The range of memorabilia associated with Carole Lombard not only provides a glimpse into her career, but a feel for what the movie industry was like at that time. About the same time that portrait, Paramount p1202-226, was issued in the spring of 1932, Carole was the cover subject for a type of publication that simply doesn't exist today:
It's the April 1932 issue of the Publix Theatre Screen Review, published by the Paramount Theatre in Lynn, Mass., a city about 10 miles north of Boston. Opened in 1930, the Paramount seated about 2,100 and was believed to be the largest theater in the northern suburbs. Here's what it looked like in the mid-1940s:
More on the theater later, but let's get back to this publication, which I just won at auction. It covered some 20 pages, and I'm not sure whether this monthly was mailed to local residents, handed out to theater patrons or simply left in the lobby for customers to pick up. Whatever, it's a splendid snapshot of the movie industry during one of its more interesting years.
There's no story on Lombard inside, but she is shown as part of two pages of fashion:
Let's isolate her photos and captions:
Speaking of fashion, there's a two-page spread on Carole's well-dressed friend Kay Francis...
...as well as a page on upcoming Lombard leading man Chester Morris, who didn't think much of movie actors until he tried to be one:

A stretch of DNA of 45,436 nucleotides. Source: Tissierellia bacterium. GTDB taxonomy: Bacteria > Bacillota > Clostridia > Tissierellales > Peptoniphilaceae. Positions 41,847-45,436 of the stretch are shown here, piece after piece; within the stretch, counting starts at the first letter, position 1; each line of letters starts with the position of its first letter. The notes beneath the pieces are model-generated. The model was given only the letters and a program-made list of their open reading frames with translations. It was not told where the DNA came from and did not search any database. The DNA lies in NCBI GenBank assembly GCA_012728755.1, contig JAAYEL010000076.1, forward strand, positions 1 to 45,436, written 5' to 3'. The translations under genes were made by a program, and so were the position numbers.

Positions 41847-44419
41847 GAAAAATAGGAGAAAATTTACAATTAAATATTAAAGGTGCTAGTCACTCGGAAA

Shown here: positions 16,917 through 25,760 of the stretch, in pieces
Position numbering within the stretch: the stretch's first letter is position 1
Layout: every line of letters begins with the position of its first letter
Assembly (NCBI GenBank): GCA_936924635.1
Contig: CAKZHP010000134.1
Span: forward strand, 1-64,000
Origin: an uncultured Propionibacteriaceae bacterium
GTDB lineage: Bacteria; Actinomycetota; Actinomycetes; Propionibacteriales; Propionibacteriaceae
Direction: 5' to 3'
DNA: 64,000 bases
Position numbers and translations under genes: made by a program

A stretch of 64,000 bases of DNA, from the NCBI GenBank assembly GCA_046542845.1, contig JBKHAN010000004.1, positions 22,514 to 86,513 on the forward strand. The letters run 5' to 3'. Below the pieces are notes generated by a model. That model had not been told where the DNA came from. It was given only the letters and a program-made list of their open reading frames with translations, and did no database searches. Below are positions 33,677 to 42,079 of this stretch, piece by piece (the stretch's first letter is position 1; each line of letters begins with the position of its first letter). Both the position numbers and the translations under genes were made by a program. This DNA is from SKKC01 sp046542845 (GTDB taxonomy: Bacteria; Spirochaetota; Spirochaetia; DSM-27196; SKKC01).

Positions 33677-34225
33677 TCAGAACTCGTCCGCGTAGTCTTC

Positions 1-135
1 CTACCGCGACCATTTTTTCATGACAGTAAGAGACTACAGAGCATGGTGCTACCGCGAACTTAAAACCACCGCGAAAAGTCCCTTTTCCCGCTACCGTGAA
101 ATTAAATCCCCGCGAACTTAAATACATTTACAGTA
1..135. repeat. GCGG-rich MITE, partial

"Film actors as grown-up Farinas"? Okay, Chester.
There also are two pages of "Hollywood Ramblings":
Some charming images of Buster, Loretta and Anita.
As you might expect, one of the purposes of this magazine was to promote upcoming releases...and while no Lombard films were among those slated for April, the schedule is delightfully eclectic:
By the way, it's Ernst Lubitsch, not "Ernest."
These listings centered pages full of local advertising...and as you might expect from a publication based in New England, lots of seafood dinners were among the ads.
But that's not all from the magazine. How about a story on Clive Brook, who had just finished the steamy "Shanghai Express"?
Or profiles of Peggy Shannon and Frances Dee?
Or on the inside back cover, a tinted Tallulah Bankhead?
And as for the Paramount Theatre in Lynn, not a happy ending. It ran its final movie on Dec. 1, 1963 and was razed the following month.